During Contract time, we are given requirement details and we dont have stories.

If we have to go for fixed bid contract, do we create stories at time?

I doubt - as no one has time at contract stage to create stories and decide on story points?

So, how do you approach for this?

Do you create epics and give story point to it and plan based on that? But I believe epics can not be broken into stories that are equivalent size. StackLink


Do you just estimate development effort in a waterfall way? And build a cost around it and sign contract? In the plan you mention Agile plan will be given after stories are created and velocity known. But i dont think this can really work out always?



Is there some other way?

  • As you can see by looking at similar questions on this board, this is a rather contentious question. Fixed-priced software contracts are based on assumptions about your ability to know your project scope that agile rejects. However, fixed-based contracts are out there and I've seen enough of these questions that I'd like to try to provide an answer that might work for you, but please understand the limitation on it. If you are being truly agile bidding on a fixed price, you should be doing so of the mindset of "how close can I get while accepting I just don't know".
    – Daniel
    Oct 22, 2015 at 17:26
  • Missing a word in do we create stories at time? Mar 6, 2016 at 14:59

3 Answers 3



Do relative sizing on features.

To Elaborate:

When you’re looking at a fixed-bid contract, you’re saying “It will take me no more than this much money to do deliver the full scope.” This is problematic in Agile because we recognize that most software projects do not understand their scope until very late in the project. This isn’t the result of Agile – most waterfall projects don’t understand their scope either; the difference is that Agile doesn’t pretend to.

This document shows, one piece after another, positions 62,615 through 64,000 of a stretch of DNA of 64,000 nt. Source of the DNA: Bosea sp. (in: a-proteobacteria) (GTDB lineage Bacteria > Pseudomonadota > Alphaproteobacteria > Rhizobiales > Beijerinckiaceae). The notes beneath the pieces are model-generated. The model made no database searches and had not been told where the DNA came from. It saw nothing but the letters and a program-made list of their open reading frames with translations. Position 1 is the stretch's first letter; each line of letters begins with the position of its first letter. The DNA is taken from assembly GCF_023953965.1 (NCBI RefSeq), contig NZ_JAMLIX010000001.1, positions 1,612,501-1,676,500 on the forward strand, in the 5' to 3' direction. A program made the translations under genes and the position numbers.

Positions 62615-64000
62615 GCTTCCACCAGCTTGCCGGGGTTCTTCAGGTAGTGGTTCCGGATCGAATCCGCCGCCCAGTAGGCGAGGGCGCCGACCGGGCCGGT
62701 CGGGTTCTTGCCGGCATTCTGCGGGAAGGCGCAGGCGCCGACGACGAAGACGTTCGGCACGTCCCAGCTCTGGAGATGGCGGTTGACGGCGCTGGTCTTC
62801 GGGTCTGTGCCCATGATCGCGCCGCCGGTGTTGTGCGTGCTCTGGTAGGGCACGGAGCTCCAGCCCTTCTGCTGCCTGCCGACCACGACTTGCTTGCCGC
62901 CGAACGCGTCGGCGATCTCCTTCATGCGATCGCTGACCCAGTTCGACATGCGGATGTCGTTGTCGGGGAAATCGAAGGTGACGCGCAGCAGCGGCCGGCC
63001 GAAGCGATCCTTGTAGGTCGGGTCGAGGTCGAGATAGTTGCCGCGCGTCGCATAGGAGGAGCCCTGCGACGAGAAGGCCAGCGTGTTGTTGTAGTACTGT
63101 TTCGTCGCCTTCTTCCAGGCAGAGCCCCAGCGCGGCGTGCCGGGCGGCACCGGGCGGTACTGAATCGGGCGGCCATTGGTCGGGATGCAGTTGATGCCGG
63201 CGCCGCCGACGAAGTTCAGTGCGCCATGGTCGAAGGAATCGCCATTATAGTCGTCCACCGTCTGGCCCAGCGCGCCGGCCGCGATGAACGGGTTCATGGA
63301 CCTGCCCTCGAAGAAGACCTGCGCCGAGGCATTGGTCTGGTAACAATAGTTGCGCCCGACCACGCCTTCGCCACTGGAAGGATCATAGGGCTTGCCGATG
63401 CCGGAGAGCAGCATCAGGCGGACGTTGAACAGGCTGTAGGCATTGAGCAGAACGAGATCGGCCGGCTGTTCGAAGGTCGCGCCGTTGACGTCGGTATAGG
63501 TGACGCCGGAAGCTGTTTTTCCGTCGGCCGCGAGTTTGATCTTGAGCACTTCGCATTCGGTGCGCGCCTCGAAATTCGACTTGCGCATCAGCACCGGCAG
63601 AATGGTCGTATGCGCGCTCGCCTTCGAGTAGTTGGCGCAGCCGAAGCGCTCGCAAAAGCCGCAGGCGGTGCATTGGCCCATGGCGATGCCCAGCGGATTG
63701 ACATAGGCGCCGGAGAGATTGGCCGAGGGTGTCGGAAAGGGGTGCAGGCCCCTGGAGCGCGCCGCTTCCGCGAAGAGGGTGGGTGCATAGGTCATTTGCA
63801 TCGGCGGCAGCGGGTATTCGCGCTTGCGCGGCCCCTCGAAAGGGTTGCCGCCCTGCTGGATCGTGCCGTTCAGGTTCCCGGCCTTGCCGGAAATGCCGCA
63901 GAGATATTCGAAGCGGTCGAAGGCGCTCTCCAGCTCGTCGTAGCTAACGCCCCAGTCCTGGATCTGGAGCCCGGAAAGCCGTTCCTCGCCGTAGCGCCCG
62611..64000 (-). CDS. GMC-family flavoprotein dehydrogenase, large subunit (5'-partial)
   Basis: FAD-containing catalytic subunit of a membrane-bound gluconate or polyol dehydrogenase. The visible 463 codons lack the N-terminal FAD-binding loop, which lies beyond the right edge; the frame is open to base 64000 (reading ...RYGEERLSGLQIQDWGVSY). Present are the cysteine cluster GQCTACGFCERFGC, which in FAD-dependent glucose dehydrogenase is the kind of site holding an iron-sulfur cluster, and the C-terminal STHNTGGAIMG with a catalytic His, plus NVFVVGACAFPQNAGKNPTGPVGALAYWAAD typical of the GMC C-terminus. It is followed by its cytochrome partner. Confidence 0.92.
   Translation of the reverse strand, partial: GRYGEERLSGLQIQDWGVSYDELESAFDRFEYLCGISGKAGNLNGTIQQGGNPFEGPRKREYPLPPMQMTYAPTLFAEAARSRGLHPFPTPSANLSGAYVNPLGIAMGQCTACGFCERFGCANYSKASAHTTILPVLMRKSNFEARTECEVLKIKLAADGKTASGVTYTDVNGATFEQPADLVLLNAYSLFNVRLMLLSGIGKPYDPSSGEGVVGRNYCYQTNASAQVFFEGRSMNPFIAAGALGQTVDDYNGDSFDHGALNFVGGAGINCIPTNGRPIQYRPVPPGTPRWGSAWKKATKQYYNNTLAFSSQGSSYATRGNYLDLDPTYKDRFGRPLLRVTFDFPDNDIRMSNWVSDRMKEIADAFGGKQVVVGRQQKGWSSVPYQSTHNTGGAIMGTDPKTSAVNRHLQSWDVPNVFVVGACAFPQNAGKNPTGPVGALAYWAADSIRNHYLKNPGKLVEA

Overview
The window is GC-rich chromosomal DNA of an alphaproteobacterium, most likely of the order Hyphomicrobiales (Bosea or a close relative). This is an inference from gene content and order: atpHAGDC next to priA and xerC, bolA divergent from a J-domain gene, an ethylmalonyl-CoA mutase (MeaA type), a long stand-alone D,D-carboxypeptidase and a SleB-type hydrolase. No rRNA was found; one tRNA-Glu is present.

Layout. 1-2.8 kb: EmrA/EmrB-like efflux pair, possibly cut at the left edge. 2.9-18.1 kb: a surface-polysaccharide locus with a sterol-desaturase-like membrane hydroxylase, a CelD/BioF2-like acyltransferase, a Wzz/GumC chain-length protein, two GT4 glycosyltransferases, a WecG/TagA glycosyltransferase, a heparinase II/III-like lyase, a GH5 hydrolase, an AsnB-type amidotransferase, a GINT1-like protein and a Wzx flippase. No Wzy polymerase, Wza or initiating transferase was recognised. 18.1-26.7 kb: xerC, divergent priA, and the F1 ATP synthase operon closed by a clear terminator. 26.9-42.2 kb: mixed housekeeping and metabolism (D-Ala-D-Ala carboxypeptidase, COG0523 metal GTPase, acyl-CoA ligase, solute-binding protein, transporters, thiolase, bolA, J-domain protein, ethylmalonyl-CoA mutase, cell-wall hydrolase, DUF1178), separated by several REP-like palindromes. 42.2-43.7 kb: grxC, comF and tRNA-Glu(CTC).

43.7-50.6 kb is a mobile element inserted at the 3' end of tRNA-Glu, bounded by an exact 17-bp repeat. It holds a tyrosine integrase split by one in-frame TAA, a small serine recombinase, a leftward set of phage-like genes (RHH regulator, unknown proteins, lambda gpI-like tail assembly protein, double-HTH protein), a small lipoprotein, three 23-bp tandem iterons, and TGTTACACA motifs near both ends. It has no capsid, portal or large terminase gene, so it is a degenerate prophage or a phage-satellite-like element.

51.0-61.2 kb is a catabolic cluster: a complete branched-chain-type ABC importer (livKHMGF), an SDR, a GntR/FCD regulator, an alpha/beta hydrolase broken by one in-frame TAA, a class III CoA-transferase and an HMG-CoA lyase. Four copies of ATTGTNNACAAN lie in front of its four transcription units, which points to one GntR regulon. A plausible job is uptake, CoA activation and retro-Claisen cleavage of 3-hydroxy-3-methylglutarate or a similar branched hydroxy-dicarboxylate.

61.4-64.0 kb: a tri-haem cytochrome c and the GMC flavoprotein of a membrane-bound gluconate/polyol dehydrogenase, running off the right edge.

Feature Sizes

When we look at the overall size of a project, we still want to use relative sizing. You may have a baseline feature from past projects (you always have to start with something you’ve really done) and that may be a medium. Then you can look at features on new projects and ask “Is that about the same size, a little larger, a lot smaller?” Your development group will have a velocity at this level just like it does at the sprint level.

If your team has an average sprint velocity of around 30 story points and you have 3 8-point stories and 4 5-point stories, they’ll probably complete those in 2 sprints. The feature sizes work the same way. Medium features (if you’re doing relative sizing properly) will cost around the same with a certain margin of error.

Why Not Just Add Story Points?

If you detail out all of the stories and estimate them all, you assume that the scope is fixed and you thoroughly understand that. As soon as you assume that, you’re taking on incredible risk to yourself and your client and defeating many of the core principles of agile.

By looking at feature size and applying relative estimation there, you’re leaving plenty of room for uncertainty and modifications to the details. How Can You Start? Look at your past work. Apart from using a past feature as a baseline, you can also retroactively do some relative estimation to give you a base of data to work with. There’s a big pitfall here though: you know how long it took – you’ll naturally want to use reality to influence your estimates. You can try to consciously avoid this or maybe have people do the relative estimation who didn’t work on the feature.